Humanities ‘the basis of civilisation’

British Labour peer Jan Royall joins a CUHK panel on empowering youth in a changing world

Amid mounting apprehension over the disruptive effects of artificial intelligence (AI) on our lives, visiting British peer Jan Royall hews strongly to her belief in the transformative power of education to equip young people for future challenges and give them hope. She also sees humanities as the bedrock of university education in an era of borderless collaboration.

The baroness, who is the principal of Somerville College at the University of Oxford, was participating in a CUHK panel discussion on 22 March entitled “talent expansion and borderless collaboration in a versatile world”.

Humanities as bedrock

Youth development, higher education, women, diversity and inclusion, and democratic engagement have long been a focus of Baroness Royall. She joined the House of Lords as a life peer in 2004 and was Leader of the House from 2008 to 2010.

“Being young these days is perhaps more difficult than it has been for an awful long time,” the baroness ventured. AI was nowhere to be seen three or four years ago, but it has now become a great disruptor of our lives and our way of work. The role of education, she maintained, is to ensure that students develop the ability to change and the confidence to meet future challenges.

Delighted at the coming together of humanities and sciences at Oxford, as exemplified by its informal interdisciplinary course on climate change and new centre for AI and ethics, she insisted humanities remain the bedrock of university education: “Humanities are the basis of our civilisation. They teach us how to think, how to appreciate things. Despite the fact we are nurturing innovators and entrepreneurs, we still understand the importance of humanities.”

The baroness was invited to the event by Art Museum Director Professor Josh Yiu who was at Somerville during his studies at Oxford. Her fellow panelists were Christopher Hui, Secretary for Financial Services and the Treasury and an Oxford graduate in philosophy, politics and economics, and Professor Wong Suk-ying, Master of CW Chu College. Provost Professor Alan Chan moderated the one-hour discussion which explored how a university adapts to prepare students for a “versatile and volatile” future.

Sharing for fullness in life

Christopher Hui observed two worrying trends in today’s world: people are becoming more individualistic, and reaching any consensus is increasingly difficult. Social media, which caters to individual tastes and tends to reinforce individual biases, makes people even more set in their views. Dominance of image over text, secondly, also makes the world undesirably unitary.

The minister said getting subtle messages across required deep thinking, and exploration of different schools of thought when forming arguments.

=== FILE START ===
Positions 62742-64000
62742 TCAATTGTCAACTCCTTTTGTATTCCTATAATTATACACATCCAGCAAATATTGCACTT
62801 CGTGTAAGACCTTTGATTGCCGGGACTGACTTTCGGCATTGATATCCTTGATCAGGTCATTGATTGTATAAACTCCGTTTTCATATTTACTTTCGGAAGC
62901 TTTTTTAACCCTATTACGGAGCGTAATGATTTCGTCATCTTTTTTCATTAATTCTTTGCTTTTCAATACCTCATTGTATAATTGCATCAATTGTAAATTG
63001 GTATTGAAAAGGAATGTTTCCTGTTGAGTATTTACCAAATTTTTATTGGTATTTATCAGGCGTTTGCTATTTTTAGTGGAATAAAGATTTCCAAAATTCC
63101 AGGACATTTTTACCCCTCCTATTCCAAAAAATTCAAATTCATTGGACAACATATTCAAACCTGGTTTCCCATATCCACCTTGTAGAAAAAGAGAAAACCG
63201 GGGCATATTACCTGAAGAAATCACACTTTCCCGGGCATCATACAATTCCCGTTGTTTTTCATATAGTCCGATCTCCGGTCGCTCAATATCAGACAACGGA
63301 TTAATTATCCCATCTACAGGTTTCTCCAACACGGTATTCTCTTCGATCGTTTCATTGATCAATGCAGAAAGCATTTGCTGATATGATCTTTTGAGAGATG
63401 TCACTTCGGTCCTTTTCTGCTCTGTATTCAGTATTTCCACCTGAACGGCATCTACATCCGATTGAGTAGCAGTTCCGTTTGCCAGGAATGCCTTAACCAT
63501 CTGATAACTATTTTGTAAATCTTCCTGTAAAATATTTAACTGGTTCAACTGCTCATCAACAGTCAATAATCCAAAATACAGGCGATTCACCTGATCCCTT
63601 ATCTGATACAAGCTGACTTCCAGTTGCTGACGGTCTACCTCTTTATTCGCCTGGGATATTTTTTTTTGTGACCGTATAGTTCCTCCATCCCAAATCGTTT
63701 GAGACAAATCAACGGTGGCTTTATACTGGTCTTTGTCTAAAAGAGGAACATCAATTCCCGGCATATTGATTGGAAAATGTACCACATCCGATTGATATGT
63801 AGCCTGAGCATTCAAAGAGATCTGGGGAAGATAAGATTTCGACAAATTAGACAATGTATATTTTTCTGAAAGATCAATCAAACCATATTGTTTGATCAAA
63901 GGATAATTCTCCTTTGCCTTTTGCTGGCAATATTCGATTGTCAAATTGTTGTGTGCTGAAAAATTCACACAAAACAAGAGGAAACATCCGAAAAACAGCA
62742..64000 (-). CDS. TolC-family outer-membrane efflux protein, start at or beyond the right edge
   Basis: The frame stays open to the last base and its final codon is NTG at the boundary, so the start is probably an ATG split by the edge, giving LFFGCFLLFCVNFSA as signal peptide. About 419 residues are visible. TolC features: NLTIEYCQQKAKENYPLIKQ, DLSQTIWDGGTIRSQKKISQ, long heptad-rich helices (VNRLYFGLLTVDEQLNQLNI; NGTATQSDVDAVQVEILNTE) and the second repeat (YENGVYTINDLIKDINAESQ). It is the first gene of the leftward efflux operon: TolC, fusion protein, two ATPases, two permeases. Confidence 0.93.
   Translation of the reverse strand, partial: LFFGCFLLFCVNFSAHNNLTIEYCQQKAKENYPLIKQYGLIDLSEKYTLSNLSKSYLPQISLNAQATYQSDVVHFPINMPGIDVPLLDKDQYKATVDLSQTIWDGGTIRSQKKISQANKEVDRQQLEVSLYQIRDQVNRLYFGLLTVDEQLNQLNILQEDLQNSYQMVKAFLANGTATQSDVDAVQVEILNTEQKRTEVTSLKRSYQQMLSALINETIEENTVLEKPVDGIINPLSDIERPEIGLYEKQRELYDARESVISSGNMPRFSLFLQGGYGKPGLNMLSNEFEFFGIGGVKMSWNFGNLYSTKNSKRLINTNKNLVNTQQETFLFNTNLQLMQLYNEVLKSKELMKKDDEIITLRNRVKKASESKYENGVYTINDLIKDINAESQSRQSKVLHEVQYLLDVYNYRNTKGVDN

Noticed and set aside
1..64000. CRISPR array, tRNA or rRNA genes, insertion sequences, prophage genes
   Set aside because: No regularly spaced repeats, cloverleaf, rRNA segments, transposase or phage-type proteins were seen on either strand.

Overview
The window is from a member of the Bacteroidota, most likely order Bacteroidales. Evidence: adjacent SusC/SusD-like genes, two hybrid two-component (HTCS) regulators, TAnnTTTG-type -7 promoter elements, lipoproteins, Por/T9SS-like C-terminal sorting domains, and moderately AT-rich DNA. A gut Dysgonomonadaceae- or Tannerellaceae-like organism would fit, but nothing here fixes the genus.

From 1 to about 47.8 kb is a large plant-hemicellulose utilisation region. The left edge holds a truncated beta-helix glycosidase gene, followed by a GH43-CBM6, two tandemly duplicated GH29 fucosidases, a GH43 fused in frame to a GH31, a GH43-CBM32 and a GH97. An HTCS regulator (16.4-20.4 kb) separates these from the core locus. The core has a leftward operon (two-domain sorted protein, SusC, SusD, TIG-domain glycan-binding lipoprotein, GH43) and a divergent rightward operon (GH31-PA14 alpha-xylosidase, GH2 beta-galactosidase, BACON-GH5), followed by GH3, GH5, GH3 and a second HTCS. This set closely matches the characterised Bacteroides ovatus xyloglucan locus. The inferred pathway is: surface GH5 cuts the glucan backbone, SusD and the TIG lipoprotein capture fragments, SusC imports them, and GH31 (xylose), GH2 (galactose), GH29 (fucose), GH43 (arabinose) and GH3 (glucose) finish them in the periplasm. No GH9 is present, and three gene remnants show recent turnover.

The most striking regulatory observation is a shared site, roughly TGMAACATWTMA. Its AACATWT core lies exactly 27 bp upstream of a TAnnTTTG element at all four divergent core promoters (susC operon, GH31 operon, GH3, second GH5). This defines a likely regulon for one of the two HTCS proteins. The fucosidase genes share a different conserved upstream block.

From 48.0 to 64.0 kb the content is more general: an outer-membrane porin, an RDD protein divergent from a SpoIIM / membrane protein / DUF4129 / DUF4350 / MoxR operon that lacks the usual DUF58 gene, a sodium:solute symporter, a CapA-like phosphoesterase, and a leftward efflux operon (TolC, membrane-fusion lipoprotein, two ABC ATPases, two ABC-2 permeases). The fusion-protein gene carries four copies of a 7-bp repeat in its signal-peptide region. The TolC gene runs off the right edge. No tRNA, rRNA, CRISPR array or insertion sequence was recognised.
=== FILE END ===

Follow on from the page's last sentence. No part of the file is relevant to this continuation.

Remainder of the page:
To address this, said Hui, we need more than ever to be good at storytelling, which he described as an ability to synthesise, synergise and, most importantly, to share.

“We should use social media to facilitate sharing. As people share more, they can learn from each other. This is exactly the point of having a comprehensive university like CUHK and Oxford: for a world to be complete, you can’t leave out anyone, and we should nurture talents who comprehend this wholeness in life.”

Bilingual professionalism

Panelist Professor Wong Suk-ying, a sociology professor, has interacted with young people as a teacher, the University’s head of admissions, and now as a college master. She highlighted the value of college education, where students can mingle with professionals and others from all walks of life, broadening their sense of life and work beyond university. She noted that young people today long for in-depth experiences at a time when the world of work is becoming more volatile. She also expressed concern that today’s young are weak at languages.

“We should get them do well, bilingualism at least, with reasonable mathematical literacy. If you can do professionally with two languages, your world is much bigger. Say you read a Japanese novel translated into English, you can imagine what Tokyo is like, just through reading.

“These young people are much more creative than we were. But they need to have the essentials to scale up to a higher level,” said Professor Wong, the University’s first female college head.

A truly borderless imagination

Hui felt that human-like AI may bring solace to the elderly, who are often lonely. Baroness Royall, proposed that machines should free people to work more on people-focused activities. “As human beings, we have to maintain our self-belief and we have to be able to question,” said the baroness.

Picking up on the word “borderless” in the discussion topic, Baroness Royall argued that borderless collaboration is needed more than ever, describing as “dangerous” the raising of walls and the rejection of refugees. These trends she attributed to an increase in populism and countries turning inward.

“Geopolitics and economics have changed our world; it’s just not the East and West anymore,” she said. “The West, which has dominated for so long, cannot, should not, and must not dominate anymore. We should have a much more equal world in every way in terms of voices. We’ve got to look at our international institutions to make sure they reflect the needs not just of the West, but the East; not just the North, but the South.”

The baroness hoped people may cultivate the wisdom of “agreeing to disagree”, a virtue on which human society is founded. A self-professed optimist, she emphasised her belief in the transformative power of education.

“Education transforms and part of that transformation is ensuring that we give people hope. We’ve got to give our young people hope. Because if they haven’t got hope, it’s going to be hard.”

By Amy Li
Photos by San


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